We recognized, too, that the United States had a national security imperative to act. Societies mired in disease breed hopelessness and despair, leaving those forgotten by wealthy nations susceptible to recruitment by radical extremists. As I said when I signed the law authorizing PEPFAR on May 27, 2003, America is the nation of the Marshall Plan, the Berlin Airlift, and the Peace Corps. As we saw on 9/11, how people live overseas can affect us here at home. When we confront suffering – when we save lives – we breathe hope into devastated populations, strengthen and stabilize society, and make our country and the world safer.
A decade and a half on, PEPFAR has had great results. You have heard them tonight. 13 million people live who would have died had it not been for the generosity of the American people. Across Africa, people who had been given up for dead are leading healthy and productive lives. Entire villages that had been abandoned are now thriving. Calling to mind the story of Jesus raising his friend from the dead, Africans have come up with a phrase to describe the transformation. They call it the Lazarus Effect.
The sad news is, most Americans have no idea that their generosity has had such an amazing effect. I’ve come tonight to draw attention to this great and compassionate act. Some Americans may ask, is this really in our national interest? Why are we spending money abroad when we have big problems here at home? Those are legitimate questions. Here’s my answer. I believe that spending less than two tenths of one percent of our federal budget to save millions of lives is in the moral, the practical, and the national security interests of the United States. (Applause.) People say we shouldn’t spend money on programs that don’t work – at home or abroad. I completely agree. But we should invest in programs that are efficient, effective, and results-oriented. PEPFAR is such a program. It works, and it’s going to have positive implications for our country for decades to come. And we must fully support it. (Applause.)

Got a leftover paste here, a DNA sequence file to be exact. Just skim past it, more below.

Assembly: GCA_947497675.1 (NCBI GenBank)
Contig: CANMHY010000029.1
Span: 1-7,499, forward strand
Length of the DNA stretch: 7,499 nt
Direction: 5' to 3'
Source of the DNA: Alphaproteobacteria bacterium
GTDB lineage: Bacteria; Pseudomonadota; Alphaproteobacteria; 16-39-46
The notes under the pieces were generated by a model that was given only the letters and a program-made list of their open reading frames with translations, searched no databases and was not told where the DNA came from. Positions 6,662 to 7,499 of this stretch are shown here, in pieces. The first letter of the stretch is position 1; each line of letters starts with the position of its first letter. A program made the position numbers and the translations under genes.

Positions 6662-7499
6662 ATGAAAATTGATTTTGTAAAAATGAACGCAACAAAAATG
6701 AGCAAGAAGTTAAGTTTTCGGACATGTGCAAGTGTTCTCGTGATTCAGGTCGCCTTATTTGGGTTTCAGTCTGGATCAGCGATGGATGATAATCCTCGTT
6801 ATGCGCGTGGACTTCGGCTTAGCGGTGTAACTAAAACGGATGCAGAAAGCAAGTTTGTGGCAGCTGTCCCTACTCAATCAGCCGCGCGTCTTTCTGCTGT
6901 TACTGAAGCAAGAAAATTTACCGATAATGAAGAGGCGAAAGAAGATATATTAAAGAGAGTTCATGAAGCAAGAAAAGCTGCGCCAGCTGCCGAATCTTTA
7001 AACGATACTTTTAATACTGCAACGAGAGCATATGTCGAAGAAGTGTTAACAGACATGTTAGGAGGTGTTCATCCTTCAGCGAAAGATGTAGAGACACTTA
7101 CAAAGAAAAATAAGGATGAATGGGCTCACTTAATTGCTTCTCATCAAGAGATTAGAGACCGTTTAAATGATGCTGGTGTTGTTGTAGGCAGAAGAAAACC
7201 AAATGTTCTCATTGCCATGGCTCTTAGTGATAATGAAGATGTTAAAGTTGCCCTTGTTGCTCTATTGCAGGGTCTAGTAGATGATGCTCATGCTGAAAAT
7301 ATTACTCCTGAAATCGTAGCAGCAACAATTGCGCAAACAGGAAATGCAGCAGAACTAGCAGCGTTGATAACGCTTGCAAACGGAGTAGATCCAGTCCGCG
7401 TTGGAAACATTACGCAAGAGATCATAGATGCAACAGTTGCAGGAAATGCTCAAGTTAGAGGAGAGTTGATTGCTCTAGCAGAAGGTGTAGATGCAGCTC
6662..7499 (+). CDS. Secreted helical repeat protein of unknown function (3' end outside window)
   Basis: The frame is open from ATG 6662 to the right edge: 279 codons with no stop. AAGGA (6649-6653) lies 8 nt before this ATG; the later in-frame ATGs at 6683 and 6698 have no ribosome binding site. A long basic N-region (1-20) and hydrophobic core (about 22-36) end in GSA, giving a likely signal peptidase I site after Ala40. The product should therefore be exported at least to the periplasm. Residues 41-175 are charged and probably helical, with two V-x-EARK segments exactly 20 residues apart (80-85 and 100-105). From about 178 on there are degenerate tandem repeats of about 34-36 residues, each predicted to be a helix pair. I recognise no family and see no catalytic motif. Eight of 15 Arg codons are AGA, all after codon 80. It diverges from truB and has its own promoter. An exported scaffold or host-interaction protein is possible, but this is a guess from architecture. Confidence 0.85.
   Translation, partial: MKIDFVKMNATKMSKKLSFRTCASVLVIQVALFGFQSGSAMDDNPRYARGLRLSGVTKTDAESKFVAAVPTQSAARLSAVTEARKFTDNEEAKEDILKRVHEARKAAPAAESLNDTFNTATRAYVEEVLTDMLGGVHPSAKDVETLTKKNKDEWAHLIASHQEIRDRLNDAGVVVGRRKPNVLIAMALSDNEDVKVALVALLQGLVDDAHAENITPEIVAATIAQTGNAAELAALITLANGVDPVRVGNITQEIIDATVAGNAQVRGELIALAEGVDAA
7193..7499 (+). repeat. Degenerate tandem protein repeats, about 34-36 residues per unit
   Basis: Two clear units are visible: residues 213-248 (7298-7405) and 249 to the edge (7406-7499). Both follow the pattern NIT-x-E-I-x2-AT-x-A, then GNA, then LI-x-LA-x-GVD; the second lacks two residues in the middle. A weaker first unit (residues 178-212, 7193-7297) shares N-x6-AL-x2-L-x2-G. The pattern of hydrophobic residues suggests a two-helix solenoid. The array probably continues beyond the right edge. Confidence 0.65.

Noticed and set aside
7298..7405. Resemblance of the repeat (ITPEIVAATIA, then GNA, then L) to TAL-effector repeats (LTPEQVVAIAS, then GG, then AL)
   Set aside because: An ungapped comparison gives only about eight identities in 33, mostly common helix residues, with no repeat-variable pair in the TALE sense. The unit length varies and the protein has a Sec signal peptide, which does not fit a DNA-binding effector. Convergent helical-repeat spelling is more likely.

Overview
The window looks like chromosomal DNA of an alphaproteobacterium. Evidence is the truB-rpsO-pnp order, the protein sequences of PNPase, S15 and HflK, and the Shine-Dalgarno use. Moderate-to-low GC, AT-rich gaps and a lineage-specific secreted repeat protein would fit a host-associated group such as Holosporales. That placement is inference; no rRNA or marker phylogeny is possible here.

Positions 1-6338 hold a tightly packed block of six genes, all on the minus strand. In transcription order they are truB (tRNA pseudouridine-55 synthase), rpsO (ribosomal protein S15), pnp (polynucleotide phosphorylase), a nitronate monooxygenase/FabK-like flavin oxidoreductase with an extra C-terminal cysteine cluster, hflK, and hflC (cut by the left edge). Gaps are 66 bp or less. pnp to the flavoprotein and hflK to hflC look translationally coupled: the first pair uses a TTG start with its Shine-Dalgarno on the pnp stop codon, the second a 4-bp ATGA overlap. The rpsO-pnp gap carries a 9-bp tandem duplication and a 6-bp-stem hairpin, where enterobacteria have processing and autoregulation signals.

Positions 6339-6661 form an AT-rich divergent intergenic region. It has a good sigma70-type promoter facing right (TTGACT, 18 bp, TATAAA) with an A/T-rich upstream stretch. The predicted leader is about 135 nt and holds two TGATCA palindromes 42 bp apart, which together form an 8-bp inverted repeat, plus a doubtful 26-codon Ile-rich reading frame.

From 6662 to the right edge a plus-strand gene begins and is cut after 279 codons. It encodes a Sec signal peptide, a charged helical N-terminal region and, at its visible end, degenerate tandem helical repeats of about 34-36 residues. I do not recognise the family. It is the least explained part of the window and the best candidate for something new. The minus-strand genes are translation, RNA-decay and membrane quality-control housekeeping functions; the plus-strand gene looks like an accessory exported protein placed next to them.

So, I woke up in Crawford the day after watching President Obama getting sworn in. It was quite a shock: I had to get the coffee. (Laughter.) Shortly thereafter, we discovered this startling fact: that women who have HIV are five times more likely to develop cervical cancer – which is a preventable, treatable disease. And it broke my heart to think about the Lazarus Effect taking hold in a village, and then a preventable disease taking a life. So at the Bush Center, we decided to do something about it. We launched a public-private partnership utilizing the PEPFAR platform to deal with cervical cancer, the leading cause of death among women in sub-Saharan Africa. (Applause.)
More than half a million women have been screened. 32,000 have been treated for precancerous lesions. 147,000 have been vaccinated against HPV, the virus responsible for most cases of death.
Over the past year, the Bush Institute has worked with Ambassador Deb Birx and PEPFAR on a bold new strategy. And this week, we are announcing the next phase of our partnership with PEPFAR and UNAIDS: a plan to effectively eliminate cervical cancer amongst HIV-positive women within a generation. (Applause.)
Laura and I have been to Africa five times since we left Washington. I wish a lot of our citizens could go and realize how appreciative they are for our generosity. It’s the best kind of diplomacy there is. It’s soft power at its most beautiful. We were recently at a clinic in Namibia in a maternity ward where 120 women, all of whom had HIV/AIDS, were with their babies – not one of whom had HIV. (Applause.) And so I’m honored to get this award; I’d really like to dedicate it to the generosity of the American people and ask you to spread the word about what this great compassionate nation has done.
I want to conclude by talking about that speech Churchill gave at Harvard – nothing wrong with Harvard. (Laughter.) “To the youth of America, as to the youth of all the Britons, I say, ‘You cannot stop.’ We have now reached a stage in the journey where there can be no pause. We must go on.”
We have turned the tide against HIV/AIDS. But the gains are still fragile. We cannot stop. We have now reached a stage in the journey where there can be no pause. We must go on.